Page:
The limited nuclear test ban treaty was signed by the United Nations in 1963, following a fear of a nuclear war after the Cuban missile crisis. This was still permissive of underground nuclear tests, therefore paving the way to negotiations for the comprehensive nuclear test ban treaty, which outlaws the underground testing. Currently the treaty is still awaiting ratification from India, Pakistan, Iran, the US and Israel (Comprehensive Nuclear-Test-Ban Treaty (CTBT) – UNODA, n.d.), even though negotiations began in 1994. The United Kingdom have already ratified said treaty and believe it is an imperative implementation to global agreements to ensure the safety of all citizens. Throughout the 20th century, before the first nuclear test ban treaty, “radioactive deposits were found in wheat and milk in the northern United States” (Nuclear Test Ban Treaty | JFK Library, n.d) and the consequences of nuclear fallout are significant on a global level if precautions are not made in order to prevent widespread radioactive poisoning.
Aside from this, the agreement nullifies the probability of a nuclear war, a threat which many nations have used to coerce others, leaving many in a state of fear and anxiety. If all states agree to end nuclear testing, other negotiations and conflicts may be relatively more peaceful. Historically tension between countries possessing nuclear weapons has been all but rewarding. The cold war is the biggest exemplification of a failure to ease tensions and de-escalate a threat of nuclear war between global powers. JFK himself stated "It is insane that two men, sitting on opposite sides of the world, should be able to decide to bring an end to civilization." and even nations already in possession of nuclear arms have ratified the treaty – including the United Kingdom, highlighting its importance to world peace.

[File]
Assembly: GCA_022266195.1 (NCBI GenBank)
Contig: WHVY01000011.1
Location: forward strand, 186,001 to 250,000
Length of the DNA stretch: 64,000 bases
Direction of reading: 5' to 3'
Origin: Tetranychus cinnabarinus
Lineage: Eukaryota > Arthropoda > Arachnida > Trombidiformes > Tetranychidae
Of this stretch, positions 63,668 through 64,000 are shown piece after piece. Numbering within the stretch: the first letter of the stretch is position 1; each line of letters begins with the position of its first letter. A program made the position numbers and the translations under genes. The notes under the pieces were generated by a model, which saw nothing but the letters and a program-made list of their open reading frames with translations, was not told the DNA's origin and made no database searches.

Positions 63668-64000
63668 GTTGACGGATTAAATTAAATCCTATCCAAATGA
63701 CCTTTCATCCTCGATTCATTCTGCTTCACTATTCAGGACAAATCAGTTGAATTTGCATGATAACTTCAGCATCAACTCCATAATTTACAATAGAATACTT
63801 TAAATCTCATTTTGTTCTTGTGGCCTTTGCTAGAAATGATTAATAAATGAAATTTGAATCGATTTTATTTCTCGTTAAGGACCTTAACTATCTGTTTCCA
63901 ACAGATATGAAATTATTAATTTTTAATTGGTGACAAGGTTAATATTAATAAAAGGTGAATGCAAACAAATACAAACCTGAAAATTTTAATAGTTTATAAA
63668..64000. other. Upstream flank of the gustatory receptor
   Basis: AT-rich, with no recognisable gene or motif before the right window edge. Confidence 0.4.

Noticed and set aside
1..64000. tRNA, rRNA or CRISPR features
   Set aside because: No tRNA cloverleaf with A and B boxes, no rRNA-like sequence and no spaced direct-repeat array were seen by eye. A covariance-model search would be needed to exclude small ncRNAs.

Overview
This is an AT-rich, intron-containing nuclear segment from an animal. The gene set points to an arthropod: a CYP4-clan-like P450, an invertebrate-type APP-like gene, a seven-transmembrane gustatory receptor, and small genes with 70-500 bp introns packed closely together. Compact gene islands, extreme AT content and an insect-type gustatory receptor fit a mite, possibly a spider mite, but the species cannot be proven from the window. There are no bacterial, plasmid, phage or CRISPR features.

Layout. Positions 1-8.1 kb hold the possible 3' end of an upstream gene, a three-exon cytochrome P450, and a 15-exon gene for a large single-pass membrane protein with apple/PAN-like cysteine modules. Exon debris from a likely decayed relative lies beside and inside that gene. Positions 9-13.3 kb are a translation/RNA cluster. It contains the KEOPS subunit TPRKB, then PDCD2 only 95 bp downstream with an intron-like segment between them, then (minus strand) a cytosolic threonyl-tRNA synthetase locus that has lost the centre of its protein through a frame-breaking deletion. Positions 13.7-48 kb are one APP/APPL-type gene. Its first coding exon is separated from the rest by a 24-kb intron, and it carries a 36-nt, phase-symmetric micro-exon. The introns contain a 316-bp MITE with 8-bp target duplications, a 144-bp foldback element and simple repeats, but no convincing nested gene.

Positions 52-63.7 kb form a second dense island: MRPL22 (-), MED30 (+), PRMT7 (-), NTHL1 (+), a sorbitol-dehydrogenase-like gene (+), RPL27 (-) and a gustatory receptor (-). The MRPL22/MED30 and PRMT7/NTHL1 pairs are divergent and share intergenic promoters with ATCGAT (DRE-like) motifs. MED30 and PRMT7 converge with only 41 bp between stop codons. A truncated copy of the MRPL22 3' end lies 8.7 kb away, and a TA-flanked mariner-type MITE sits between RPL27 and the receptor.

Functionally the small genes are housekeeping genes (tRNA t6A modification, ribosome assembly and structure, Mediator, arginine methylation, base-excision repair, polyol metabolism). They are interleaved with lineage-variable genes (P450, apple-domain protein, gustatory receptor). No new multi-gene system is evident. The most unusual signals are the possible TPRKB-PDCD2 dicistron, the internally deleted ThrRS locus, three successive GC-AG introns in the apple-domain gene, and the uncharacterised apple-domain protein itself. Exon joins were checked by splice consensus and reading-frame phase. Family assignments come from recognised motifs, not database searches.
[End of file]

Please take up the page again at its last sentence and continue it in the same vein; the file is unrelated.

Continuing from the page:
The Treaty establishes a CTBT Organization (CTBTO), located in Vienna, to ensure the implementation of its provisions, including monitoring; consultation and clarification; on-site inspections; and confidence-building measures. (Comprehensive Nuclear Test Ban Treaty (CTBT) - The Nuclear Threat Initiative, n.d.) furthering the idea that a confidence building agreement will help ease conflict between nations without the threat of a nuclear disaster. Hence, negotiations should continue until the necessary states have ratified said agreement, since there are little to no downsides of ending nuclear tests and disarming nuclear weapons.
- Haizea, H